By Tom DeLay
Last month, 60 Minutes broadcast a story about job losses in Florida as a result of the dismantling of the human-spaceflight program. Watching the report, I thought of the countless times I had visited the Johnson Space Center in Houston as a member of Congress.
When I toured the facility and met with constituents in the surrounding community, I was always struck by the pride everyone took in the space program — from the janitor sweeping the floor to the tour guide at the visitor center to the flight director at Mission Control. From the engineers to the astronauts, they all spoke proudly about how they had helped put men in space.
Their comments made a tremendous impact on me, and I've never forgotten them. I was humbled by their work and the greater mission their efforts supported.
I was also filled with pride myself. As Americans, we can all find honor in the remarkable achievements of NASA.
The space shuttle was probably the greatest technological advancement the world has seen. Similarly, the International Space Station is an incredible testament to the collaborative global effort that can be undertaken only with the strong, courageous leadership of the United States.
This is why, after seeing the 60 Minutes report, I felt deeply saddened. Then I felt angry.
As one of the space program's former employees told the show, "It doesn't have to be this way. It doesn't have to end this like this."
When I left Congress, there was a plan in place for the future of the space program. Following the shuttle's retirement, America would embark on a bold mission to explore the moon and, ultimately, Mars. But the Obama administration threw away the plan — and the $9 billion investment already made.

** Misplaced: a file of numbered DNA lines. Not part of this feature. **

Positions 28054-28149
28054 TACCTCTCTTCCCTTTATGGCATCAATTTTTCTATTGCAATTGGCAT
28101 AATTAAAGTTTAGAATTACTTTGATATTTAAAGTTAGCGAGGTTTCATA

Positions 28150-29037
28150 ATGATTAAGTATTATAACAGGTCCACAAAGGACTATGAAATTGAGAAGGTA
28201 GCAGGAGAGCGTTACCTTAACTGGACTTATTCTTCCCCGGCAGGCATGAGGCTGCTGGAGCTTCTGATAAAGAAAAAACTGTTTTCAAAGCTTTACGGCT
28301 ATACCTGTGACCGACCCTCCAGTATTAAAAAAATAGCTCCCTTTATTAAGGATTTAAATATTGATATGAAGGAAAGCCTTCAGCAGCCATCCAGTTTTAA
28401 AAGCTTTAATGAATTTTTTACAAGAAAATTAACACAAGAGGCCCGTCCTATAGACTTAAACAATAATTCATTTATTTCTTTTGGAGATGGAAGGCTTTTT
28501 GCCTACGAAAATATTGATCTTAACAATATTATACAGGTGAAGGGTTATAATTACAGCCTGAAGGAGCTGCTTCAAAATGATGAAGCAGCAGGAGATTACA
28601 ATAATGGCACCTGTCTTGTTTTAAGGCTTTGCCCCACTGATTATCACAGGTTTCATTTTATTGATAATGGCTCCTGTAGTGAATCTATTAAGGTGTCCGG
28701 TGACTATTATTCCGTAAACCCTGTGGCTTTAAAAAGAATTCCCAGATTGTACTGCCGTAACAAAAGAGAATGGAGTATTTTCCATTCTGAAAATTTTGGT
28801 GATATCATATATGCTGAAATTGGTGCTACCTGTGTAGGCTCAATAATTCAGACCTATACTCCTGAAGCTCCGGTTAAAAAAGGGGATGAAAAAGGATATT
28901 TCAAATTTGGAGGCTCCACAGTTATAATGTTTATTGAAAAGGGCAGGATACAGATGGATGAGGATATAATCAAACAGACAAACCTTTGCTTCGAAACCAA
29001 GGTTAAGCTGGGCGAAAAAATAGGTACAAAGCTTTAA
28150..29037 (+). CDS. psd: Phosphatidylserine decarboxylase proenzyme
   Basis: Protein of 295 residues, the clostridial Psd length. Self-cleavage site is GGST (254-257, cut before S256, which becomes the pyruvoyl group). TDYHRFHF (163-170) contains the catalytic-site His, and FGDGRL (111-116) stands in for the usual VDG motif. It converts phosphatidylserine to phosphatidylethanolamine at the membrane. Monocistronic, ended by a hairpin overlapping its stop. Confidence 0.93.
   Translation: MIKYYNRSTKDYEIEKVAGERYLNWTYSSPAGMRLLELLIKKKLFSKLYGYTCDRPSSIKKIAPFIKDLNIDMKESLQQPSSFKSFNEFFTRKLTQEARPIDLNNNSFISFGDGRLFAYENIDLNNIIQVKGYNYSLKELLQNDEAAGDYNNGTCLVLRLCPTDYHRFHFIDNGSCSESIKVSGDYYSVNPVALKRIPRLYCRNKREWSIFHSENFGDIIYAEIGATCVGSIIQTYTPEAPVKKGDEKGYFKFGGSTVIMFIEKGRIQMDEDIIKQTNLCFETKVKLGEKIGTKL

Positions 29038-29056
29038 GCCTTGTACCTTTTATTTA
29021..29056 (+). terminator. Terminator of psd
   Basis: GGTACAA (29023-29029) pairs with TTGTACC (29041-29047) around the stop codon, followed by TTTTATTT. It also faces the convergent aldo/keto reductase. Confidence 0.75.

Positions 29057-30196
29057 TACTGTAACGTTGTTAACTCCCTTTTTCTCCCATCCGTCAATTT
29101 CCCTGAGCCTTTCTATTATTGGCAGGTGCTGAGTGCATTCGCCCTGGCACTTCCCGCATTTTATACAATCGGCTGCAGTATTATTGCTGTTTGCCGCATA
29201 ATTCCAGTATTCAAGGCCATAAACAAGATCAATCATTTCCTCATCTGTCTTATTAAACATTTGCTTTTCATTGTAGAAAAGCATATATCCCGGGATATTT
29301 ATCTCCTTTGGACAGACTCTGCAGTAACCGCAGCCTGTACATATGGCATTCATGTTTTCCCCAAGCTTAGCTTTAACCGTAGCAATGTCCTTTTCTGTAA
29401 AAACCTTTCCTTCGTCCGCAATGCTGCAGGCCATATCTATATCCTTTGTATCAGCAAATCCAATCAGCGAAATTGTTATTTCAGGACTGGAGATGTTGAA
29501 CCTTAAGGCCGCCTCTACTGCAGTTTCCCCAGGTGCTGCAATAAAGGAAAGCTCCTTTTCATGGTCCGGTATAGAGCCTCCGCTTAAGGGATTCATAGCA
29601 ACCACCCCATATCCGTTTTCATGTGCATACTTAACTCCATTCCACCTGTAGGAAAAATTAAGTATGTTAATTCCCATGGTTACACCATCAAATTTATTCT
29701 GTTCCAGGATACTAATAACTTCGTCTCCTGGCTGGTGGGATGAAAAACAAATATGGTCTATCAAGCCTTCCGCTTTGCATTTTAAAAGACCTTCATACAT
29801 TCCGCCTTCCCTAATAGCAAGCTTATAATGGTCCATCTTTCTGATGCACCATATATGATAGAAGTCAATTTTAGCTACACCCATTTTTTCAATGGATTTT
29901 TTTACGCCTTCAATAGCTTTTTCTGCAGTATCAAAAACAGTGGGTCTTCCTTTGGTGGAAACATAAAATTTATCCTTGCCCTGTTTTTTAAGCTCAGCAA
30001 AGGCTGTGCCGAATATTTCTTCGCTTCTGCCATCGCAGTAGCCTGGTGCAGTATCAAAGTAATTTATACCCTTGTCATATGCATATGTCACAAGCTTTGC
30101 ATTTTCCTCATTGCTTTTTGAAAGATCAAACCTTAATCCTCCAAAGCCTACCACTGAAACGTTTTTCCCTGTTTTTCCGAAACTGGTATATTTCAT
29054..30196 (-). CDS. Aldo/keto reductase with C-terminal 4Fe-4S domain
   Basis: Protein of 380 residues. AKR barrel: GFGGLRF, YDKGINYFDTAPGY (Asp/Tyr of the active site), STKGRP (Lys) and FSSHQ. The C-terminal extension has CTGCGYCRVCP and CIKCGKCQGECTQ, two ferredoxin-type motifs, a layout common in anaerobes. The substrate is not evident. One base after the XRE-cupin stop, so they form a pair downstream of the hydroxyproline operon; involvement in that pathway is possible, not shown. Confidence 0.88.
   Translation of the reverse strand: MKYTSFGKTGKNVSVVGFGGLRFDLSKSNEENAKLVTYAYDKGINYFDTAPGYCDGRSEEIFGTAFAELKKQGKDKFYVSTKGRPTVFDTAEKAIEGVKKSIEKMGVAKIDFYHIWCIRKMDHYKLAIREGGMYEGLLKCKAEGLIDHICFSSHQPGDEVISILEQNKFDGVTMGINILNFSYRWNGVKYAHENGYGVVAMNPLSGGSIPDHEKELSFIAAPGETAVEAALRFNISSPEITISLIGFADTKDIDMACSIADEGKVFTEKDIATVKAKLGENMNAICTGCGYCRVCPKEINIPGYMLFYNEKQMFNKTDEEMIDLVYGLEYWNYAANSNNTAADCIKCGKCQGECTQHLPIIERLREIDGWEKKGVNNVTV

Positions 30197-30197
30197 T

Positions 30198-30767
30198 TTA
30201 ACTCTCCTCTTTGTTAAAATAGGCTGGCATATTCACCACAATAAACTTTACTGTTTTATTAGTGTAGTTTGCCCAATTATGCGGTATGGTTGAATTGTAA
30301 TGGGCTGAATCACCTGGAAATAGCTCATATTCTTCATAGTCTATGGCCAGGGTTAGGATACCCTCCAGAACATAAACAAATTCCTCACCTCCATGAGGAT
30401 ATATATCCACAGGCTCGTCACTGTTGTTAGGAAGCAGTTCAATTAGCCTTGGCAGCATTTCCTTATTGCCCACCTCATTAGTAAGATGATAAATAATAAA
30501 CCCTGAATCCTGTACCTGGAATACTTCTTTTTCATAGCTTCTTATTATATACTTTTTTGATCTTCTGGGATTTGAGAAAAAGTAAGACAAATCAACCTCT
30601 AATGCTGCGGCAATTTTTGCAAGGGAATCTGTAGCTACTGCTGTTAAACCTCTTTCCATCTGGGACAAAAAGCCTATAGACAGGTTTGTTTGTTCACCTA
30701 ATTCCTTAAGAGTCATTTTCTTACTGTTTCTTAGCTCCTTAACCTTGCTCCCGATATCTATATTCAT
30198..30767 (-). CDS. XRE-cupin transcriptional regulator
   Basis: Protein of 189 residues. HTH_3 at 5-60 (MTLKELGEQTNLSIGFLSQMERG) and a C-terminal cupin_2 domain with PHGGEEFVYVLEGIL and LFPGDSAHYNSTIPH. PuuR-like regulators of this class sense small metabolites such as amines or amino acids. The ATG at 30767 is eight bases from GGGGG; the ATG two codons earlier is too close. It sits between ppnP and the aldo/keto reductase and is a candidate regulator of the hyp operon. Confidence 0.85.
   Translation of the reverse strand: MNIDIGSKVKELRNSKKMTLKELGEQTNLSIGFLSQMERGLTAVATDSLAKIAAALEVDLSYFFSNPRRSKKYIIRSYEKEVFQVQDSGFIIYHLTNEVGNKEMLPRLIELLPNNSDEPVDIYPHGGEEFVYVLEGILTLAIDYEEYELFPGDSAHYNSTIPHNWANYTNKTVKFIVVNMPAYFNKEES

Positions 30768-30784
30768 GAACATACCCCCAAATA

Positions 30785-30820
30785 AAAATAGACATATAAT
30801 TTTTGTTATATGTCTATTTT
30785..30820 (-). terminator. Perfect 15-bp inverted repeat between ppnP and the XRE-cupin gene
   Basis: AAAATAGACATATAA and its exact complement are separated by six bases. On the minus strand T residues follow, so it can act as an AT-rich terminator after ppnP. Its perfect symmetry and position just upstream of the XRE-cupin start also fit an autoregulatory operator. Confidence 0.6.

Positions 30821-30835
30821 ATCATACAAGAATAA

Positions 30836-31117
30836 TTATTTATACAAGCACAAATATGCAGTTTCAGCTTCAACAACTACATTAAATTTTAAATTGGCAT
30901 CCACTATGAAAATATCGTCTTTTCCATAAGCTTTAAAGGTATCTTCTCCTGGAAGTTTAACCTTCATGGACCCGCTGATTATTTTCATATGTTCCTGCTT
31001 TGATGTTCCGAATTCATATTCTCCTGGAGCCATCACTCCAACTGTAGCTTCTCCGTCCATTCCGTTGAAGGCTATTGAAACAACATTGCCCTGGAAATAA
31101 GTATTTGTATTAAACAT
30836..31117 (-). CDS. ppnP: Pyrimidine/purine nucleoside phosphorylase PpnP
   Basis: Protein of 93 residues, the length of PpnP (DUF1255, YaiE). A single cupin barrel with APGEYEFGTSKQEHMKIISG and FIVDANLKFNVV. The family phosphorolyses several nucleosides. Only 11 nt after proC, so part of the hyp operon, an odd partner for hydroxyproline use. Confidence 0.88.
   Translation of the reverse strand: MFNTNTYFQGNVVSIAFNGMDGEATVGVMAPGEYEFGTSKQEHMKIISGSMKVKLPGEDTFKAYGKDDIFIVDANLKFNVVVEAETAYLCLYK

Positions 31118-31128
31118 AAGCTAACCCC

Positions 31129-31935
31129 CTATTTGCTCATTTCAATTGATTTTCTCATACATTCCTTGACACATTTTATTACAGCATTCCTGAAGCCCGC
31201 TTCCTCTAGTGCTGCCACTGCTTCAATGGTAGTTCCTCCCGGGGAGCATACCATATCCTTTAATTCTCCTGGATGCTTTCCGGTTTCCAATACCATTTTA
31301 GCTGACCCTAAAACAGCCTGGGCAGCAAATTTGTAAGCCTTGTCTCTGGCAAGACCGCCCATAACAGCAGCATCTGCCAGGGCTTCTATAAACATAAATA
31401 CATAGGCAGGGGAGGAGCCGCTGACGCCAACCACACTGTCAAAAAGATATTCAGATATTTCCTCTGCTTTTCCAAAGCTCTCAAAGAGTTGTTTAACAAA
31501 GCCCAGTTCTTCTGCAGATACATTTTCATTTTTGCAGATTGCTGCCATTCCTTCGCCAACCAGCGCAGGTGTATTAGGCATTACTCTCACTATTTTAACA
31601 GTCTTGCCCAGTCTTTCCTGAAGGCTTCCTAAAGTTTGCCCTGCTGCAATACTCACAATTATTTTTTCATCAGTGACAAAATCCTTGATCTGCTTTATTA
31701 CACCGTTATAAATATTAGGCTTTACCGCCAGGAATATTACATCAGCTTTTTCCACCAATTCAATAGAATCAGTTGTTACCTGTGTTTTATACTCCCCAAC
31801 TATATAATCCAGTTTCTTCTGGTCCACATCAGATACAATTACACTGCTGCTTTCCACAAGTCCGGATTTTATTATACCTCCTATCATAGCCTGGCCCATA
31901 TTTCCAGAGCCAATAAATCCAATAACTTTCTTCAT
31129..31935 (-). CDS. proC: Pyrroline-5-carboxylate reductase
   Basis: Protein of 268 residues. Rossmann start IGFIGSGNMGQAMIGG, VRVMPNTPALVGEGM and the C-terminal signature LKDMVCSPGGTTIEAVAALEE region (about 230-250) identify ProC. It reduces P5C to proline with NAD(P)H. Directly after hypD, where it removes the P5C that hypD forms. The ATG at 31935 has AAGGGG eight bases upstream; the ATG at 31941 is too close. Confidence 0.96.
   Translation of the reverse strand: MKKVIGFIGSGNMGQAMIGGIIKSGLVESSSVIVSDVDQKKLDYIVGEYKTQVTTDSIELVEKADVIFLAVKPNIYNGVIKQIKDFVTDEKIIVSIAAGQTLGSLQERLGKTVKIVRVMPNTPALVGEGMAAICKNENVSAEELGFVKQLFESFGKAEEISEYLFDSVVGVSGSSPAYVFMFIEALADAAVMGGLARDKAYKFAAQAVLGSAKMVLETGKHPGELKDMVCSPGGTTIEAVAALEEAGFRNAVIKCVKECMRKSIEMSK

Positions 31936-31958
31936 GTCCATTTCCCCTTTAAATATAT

This administration's failure to understand the importance of human spaceflight is mind-numbing. The issue isn't just jobs — although, of course, in this economy, every job is precious. It isn't just the heartbreaking stories of businesses and communities that have been destroyed. And it isn't just about being No. 1 in the world, or the national pride that comes with knowing this country is still capable of greatness.
I would even go so far as to say it isn't only about national security or the need to maintain our industrial base, knowing full well that China, Russia, and others are advancing in the space arena at a rapid pace — though, of course, our national defense should be an important consideration.
But it's much more intrinsic than all that. What's really at stake in space is the human race's need to explore. There is something innate in humanity that calls us to take on unfathomable risks in search of discovery.
I believe that our Creator planted within us an insatiable curiosity, intelligence, ingenuity, and ability to dream for a reason: We simply were not meant to sit still and contemplate the universe around us. We are called to explore it.
And as we do, the other pieces fall into place — national security, inspiration of young people, a healthier economy, technological advancement, and global leadership in space.
Not mentioned in the 60 Minutes report was the work going on in Houston, Florida's Space Coast, and Huntsville, Ala., to develop a capsule and heavy-lift rocket capability to gain access to deep space. Maybe it wasn't mentioned because the administration is still trying to thwart those activities. Thanks to Congress, though, the seeds are in place for this incredible venture, and I pray that our representatives will stay the course.
There is something in our very chemistry that calls us to be a world of explorers. Let's hope it survives the Obama administration.
Tom DeLay (R., Texas) is a former House majority leader. He wrote this for the Washington Times.